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Oh agreed, I could give less of a shit about bringing Miracleman into Marvel continuity, but then I could give less of a shit about mainstream comics continuity, it's a disease that takes our best and brightest away from creator owned greatness.

 

Bendis, Hickman, Millar, Ellis, Rucka to name just a few, would rather play with the spandex brigade than finish Fell, do another Nightly News, write more Queen & Country, do another goldfish, stop being a twat ect ect.

 

It's like paying Ian M. Banks 10x his usual rate to write Battlestar Galatica fanfic.

 

I think i need to go to bed now, I'm coming off the rails.

 

 

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I know that's just you being you chief but I don't think you're being entirely fair - those guys have to pay the bills just like everyone else, so can't really fault them for following the money. Most of them work on their own properties alongside the company stuff too.

 

Anyway, as long as get a Jeph Loeb penned Marvelmen Vs Red Hulk mini out of this, then I'll be happy.

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Fuck, all I want are the Moore and Gaiman runs collected and Gaiman's run finished. The idea of new Marvelman stories put out by Marvel is yawn-inducing at least and absolutely terrifying at worst. I'm hopeful that with an entity as "big" as Marvel stepping into this issue it will help sort things out, especially since they've been so chummy with Gaiman in recent years.

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"Matt - Best - Alan Moore"

 

brings a tear to my eye.

 

I know that's just you being you chief but I don't think you're being entirely fair - those guys have to pay the bills just like everyone else, so can't really fault them for following the money. Most of them work on their own properties alongside the company stuff too.

 

That's the back end of the argument, the front end is why is all the money in the company owned characters? JK Rowling didn't get her money from writing about company characters, Stephen King isn't a millionaire because he wrote company characters, so why is all the money in comics in the company Universes.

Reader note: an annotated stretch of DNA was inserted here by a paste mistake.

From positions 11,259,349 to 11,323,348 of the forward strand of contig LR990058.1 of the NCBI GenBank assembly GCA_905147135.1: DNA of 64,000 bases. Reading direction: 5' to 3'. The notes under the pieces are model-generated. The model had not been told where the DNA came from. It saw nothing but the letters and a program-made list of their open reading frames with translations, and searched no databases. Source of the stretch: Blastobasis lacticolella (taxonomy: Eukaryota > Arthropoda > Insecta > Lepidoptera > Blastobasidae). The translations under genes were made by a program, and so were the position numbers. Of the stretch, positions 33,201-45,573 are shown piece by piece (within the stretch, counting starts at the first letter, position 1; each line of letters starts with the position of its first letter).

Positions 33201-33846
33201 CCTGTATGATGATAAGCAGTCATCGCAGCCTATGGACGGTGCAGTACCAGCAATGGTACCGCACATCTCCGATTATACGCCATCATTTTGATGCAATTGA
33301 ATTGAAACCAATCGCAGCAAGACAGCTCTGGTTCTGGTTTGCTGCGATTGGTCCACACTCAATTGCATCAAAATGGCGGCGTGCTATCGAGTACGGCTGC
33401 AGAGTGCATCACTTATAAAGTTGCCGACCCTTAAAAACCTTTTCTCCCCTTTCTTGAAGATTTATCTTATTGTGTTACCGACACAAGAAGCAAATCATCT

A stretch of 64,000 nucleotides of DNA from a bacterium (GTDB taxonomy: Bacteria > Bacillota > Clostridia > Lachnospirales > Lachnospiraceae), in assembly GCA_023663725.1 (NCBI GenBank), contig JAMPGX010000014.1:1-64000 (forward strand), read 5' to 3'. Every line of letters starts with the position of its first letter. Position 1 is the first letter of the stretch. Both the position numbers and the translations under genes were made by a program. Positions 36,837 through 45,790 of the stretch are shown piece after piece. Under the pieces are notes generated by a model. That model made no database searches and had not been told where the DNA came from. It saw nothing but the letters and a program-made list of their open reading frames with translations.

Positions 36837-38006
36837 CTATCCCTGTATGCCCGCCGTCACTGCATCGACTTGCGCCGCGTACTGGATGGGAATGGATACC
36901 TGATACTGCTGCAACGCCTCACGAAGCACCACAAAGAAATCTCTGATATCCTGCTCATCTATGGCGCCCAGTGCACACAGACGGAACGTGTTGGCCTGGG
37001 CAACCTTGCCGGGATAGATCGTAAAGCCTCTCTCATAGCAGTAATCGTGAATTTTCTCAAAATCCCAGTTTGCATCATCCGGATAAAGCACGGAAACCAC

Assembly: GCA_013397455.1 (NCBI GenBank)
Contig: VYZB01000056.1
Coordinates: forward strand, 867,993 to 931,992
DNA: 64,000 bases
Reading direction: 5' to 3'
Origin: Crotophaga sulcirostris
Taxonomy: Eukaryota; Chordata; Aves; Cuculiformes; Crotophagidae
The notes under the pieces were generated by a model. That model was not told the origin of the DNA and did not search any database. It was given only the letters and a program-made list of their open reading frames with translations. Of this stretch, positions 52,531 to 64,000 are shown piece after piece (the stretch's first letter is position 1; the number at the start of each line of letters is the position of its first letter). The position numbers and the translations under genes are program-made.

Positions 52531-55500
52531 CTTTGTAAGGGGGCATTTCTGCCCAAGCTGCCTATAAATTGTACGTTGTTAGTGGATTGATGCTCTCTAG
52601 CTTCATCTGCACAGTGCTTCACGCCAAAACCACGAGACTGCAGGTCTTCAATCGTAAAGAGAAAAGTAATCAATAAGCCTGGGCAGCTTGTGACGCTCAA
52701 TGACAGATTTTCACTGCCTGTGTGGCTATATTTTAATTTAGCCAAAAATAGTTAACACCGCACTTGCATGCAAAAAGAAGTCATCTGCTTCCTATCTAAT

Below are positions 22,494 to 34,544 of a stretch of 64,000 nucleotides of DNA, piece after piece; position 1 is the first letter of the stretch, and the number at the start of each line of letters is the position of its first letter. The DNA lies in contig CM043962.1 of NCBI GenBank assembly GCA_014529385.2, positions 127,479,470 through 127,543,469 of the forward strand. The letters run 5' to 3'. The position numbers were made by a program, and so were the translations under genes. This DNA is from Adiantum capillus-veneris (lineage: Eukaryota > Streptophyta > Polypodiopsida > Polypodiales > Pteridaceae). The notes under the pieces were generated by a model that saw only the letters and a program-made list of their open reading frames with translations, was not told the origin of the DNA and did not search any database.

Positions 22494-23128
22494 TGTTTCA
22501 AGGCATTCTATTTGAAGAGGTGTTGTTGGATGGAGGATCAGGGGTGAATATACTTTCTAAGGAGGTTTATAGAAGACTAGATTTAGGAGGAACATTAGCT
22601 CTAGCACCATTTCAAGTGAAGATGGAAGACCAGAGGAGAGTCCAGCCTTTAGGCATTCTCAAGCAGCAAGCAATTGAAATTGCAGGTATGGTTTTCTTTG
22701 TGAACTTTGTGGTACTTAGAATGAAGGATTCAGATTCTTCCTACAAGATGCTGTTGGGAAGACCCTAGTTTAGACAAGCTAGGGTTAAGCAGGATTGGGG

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...because the direct market has shrunk the available audience to one that'll only really support company owned characters.

 

There are exceptions - Mark Millar, of all people, has spoken about how his big bucks now come from his own properties but that's down more to movie licensing than anything (and his stuff sells very well indeed).

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I also want to point out that while money is certainly a big issue, we really don't know what's in these creators' heads.

For some writers, getting to work on a Big Two mega-book is something special. Let's not forget that most comic creators grew up reading mainstream comics, and for many a character like Spider Man is iconic.

After all, I don't think we can say that Brian Bendis isn't enjoying what he's doing now. Anyone who makes it a point to beat a Lee/Kirby milestone is a damn big comic nerd to begin with. The fact that his recent comic work has been shite, notwithstanding.

We can lament that these writers aren't fulfilling what we see as the best of their abilities, but it doesn't mean that their work isn't something they actually enjoy and want to do.

 

Also, adding to John McMahon's post, while this doesn't always apply (Harry Potter being an exception), we can make the argument that the name of Stephen King has been mass-marketed, rather than his novels. Marvel and DC have no interest in mass-marketing names who can jump from company to company (certain writers are exceptions here also, such as Moore or Gaiman), they're interested in mass-marketing characters.